Tell Us Your Story—You Are Not Alone

by Killian Noe, Cofounder of Recovery Café Network

I am passionate about ancient civilizations and, more specifically, about the sacred texts that emerged from those civilizations. I am especially passionate about the Perennial Philosophy which posits that many religious traditions share many of the same universal truths.

That’s what took me to divinity school in the 80’s. And every now and then, when I am asked to address specific topics like good stewardship or strategic planning, I pull a bait and switch and talk about the perennial philosophy or universal truths instead.

I love the Hindu text, the Bhagavad Gita, and the Hebrew scriptures.

I love the Nag Hammadi texts which were discovered in stone jars in Egypt in 1945 that include my favorite, The Gospel of Thomas—which as you may know did not make it into the New Testament.

And although it’s not as ancient, I absolutely love the poetry of Sufi mystic Jalal al-Din Muhammad Rumi.

A Recovery Circle at Recovery Café DC in Washington, DC

An Ancient Ritual in Jerusalem’s Temple

But today I would like to highlight a universal truth from a third century text found in the Mishna—or the collection of oral traditions sometimes referred to as the oral Torah. (I want to thank Rabbi Sharon Brous whose book The Amen Effect sheds light on this text.)

During the third century there was a practice of making a pilgrimage to the temple in Jerusalem. As you would arrive at the Temple Mount, you would turn to your right or to your left and continue walking along the perimeter of the huge plaza.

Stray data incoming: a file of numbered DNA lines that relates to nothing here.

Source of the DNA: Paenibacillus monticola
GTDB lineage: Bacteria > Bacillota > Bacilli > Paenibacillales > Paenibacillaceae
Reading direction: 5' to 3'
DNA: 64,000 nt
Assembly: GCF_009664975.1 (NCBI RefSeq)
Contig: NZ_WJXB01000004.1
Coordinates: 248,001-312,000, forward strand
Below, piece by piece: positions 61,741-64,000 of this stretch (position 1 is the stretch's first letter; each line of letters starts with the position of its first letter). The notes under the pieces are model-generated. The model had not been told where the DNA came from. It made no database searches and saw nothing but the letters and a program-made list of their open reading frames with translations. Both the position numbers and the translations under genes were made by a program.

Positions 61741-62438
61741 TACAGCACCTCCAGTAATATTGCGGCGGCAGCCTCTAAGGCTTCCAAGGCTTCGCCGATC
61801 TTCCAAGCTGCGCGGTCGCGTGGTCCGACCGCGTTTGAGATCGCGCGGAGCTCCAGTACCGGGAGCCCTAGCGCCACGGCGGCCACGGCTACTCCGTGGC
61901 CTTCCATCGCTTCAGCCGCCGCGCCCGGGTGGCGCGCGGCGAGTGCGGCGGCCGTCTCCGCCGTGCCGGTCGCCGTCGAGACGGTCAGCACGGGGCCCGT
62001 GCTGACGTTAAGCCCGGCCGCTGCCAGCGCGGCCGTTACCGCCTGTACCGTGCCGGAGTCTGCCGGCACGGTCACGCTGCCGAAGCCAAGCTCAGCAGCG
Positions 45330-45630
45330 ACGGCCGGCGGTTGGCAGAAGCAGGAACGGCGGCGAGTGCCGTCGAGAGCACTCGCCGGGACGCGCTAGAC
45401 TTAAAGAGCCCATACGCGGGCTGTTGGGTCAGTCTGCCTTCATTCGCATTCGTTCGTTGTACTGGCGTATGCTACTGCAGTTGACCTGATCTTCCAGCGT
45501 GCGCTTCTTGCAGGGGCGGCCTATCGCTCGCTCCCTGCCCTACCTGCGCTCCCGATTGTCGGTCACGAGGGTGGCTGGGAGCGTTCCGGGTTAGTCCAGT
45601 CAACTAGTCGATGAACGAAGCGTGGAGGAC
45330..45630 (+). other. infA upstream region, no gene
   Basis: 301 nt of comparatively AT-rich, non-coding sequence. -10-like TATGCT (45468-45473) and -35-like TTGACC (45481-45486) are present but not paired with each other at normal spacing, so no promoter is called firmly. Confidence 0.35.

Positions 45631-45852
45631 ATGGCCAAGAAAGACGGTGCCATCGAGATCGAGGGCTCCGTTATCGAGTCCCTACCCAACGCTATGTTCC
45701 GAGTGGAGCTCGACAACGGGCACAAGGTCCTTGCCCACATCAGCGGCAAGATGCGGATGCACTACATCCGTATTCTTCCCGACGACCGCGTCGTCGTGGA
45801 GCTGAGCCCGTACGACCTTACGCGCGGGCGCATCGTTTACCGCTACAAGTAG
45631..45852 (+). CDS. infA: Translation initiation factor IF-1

If you were having a pretty good year and in pretty good shape emotionally, physically, and economically, you would turn to your right. If you were in the grip of grief or suffering you would turn to the left.

As they walked, those who had turned to the right would encounter head-on those who had turned to the left. Face to face, looking them in the eyes, they would ask, “What happened? Tell me your story.” After listening, they would offer them a blessing, saying, “You are not alone,” and continue walking until they came to the next person. Then they would repeat the same ritual, asking, “What happened? Tell me your story.” After receiving the story, again, the same blessing: “You are not alone.”

A Recovery Circle at SHINE Recovery Café in Griffith, Indiana

A Modern-day Ritual in Recovery Cafés

This ritual is repeated hundreds of times a day in all of our Recovery Cafés—especially in our Recovery Circles. People show up so gripped by loss they are barely able to breathe and those in their Circle ask, “What happened? Tell us your story.” By listening with their whole hearts, the other members of the Recovery Circle communicate, “You are not alone.”

Sometimes the following blessing comes in the form of information about where to get on a list for housing, or how to receive a free pair of glasses. Often the blessing is an offer to accompany them to a difficult medical appointment or a court hearing.